I adored Jenny Diski’s book Stranger on a Train. The book won the Thomas Cook Travel Book Award and the J.R. Ackerley Prize for Autobiography, and this sums up one of the things I liked about it, which is that it resists genre classification. It’s a travel book, yes, but it’s probably not very much like what you think about when you think about travel books. Diski, who is British, travels around America on Amtrak (and she also travels across the ocean on a freighter), but she sees no sights and goes to no tourist locations. She is on the freighter, on the train, in or nearby a train station, and briefly in the house of some friends, but never does she see anything famous, except for the landscape viewed through the train window.
And the book is autobiography, or perhaps it’s better to call it memoir, and yet its focus is on her travel experiences with only some occasional trips back in time to tell stories from her earlier years.
What I loved about the book is summed up in its subtitle: “Daydreaming and Smoking Around America with Interruptions.” She does an awful lot of daydreaming and even more smoking; in fact, as she says at one point, smoking, or the quest for a good place to smoke, soon becomes the entire point of the whole journey. Most of the trains she travels on have a room set aside for smokers, and as far as Diski is concerned, the seedier these are the better. Smoking for Diski is a form of rebellion, a highly satisfying fuck you to all the rule-followers around her, and she glories in the badness of it:
It was not simply a matter of physical addiction — nicotine-replacement products work quite well in that respect — which prevented me from giving up (even on a pragmatically temporary basis) when confronted with the difficulties of smoking in the face of North American puritanism, it was the puritanism itself. I didn’t want to do as I was told, I didn’t want to be more comfortable by conforming, giving in, as I saw it, to the pressures of an anti-smoking policy that was reinforced by moral imperatives. Very childish. Yes, exactly. I also didn’t want to become an ex-smoker, not if it meant that I became someone who tsked and sighed whenever I caught a whiff of smoke in the air.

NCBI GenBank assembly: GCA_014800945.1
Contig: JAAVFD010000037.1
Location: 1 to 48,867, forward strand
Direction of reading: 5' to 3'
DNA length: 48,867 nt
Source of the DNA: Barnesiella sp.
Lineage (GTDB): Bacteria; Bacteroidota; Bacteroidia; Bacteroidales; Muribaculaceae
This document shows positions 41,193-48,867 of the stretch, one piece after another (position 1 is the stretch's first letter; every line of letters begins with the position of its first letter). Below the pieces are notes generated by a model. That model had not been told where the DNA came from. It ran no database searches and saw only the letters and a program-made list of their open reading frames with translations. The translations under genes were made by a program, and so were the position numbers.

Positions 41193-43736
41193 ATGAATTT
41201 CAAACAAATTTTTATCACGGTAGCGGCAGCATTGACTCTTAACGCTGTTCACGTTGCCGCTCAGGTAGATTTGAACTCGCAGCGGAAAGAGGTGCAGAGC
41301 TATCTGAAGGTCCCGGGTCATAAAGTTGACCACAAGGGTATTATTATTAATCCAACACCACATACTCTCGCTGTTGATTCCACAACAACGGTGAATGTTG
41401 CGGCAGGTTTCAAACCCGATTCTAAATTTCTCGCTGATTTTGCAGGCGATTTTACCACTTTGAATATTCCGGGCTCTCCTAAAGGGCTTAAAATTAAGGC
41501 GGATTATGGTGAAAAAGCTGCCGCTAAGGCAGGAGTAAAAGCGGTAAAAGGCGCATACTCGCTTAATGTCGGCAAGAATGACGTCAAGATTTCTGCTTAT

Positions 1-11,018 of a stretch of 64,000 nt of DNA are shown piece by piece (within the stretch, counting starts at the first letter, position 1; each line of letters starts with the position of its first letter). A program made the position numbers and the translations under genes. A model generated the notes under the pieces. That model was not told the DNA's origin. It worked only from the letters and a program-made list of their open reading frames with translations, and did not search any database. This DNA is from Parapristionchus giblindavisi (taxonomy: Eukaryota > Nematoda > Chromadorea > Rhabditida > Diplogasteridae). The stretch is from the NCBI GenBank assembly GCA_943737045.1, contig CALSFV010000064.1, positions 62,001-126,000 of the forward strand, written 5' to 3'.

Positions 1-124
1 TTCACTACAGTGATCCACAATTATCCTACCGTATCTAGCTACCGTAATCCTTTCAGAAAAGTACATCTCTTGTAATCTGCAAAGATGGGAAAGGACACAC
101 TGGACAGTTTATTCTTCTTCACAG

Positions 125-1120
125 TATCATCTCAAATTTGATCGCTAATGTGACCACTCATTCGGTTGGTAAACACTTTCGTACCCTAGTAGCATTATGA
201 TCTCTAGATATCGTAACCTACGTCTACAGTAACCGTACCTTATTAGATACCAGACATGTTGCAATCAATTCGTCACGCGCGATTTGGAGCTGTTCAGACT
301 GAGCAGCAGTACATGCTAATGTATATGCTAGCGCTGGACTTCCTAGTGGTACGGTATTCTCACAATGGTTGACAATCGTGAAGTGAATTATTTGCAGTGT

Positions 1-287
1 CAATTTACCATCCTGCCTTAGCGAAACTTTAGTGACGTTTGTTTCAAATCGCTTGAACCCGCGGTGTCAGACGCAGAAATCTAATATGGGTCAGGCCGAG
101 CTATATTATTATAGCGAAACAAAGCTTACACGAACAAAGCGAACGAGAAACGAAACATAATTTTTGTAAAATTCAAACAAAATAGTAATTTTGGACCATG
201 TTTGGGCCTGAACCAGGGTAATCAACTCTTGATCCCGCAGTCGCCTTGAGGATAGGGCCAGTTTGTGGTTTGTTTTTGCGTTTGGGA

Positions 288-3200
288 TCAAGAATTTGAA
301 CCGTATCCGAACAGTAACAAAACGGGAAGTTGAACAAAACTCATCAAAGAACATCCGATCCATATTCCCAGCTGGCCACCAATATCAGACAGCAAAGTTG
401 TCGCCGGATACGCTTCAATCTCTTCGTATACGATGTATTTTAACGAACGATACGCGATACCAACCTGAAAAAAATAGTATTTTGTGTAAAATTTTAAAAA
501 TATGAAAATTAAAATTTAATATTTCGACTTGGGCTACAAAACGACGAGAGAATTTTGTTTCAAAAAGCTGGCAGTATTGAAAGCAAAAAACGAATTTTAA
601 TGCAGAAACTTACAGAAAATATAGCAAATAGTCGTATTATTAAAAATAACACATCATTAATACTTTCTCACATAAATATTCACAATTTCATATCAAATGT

So she hangs out in the dirty smoking rooms with her fellow smokers, talking and sharing stories with them, enjoying their company so much that the non-smokers start to get a little jealous.
The “interruptions” in the subtitle mean a number of things — they are the layovers at various train stations and the visits Diski makes with some friends, but they are also the times Diski gets caught up in the stories and lives of the people around her and loses her detachment and solitude. She struggles –as I would too — with her interest in the stories of the people she meets (which are invariably suprising and bizarre so that she begins to wonder if there is anybody nice and normal and boring out there — which there probably isn’t) and her fatigue with them. It’s exhausting to interact with people all the time, even if you will never see them again.
Mostly, though, what I loved about the book is the voice. I fear that Diski is someone who wouldn’t like me if we were to meet (I’m too much of a rule-follower probably), but I enjoyed her company. She’s a difficult, prickly kind of person, but one who expains herself so well and has such interesting things to say and has such a great degree of self-awareness that she makes a wonderful traveling companion.
She manages to capture something true about America as well, even though (or perhaps because) she doesn’t set out to “see America.” Instead we learn something about Americans — or least Americans who ride the trains, which is its own distinct subset. She captures the voices and the mannerisms and the essence of these people in an open, nonjudgmental way that can marvel at people’s oddities without laughing at or condemning them. I suspect this is because she knows she’s a bit of an oddity herself — and, in fact, she knows that we all are.
I got lucky and found a copy of her book Skating to Antarctica on Book Mooch and am hoping to read all her nonfiction at some point. As much as I love novels and will always read them (Diski has published quite a few novels too), this kind of nonfiction is what I love best — the genre-bending, voice-driven, loose-association-following kind.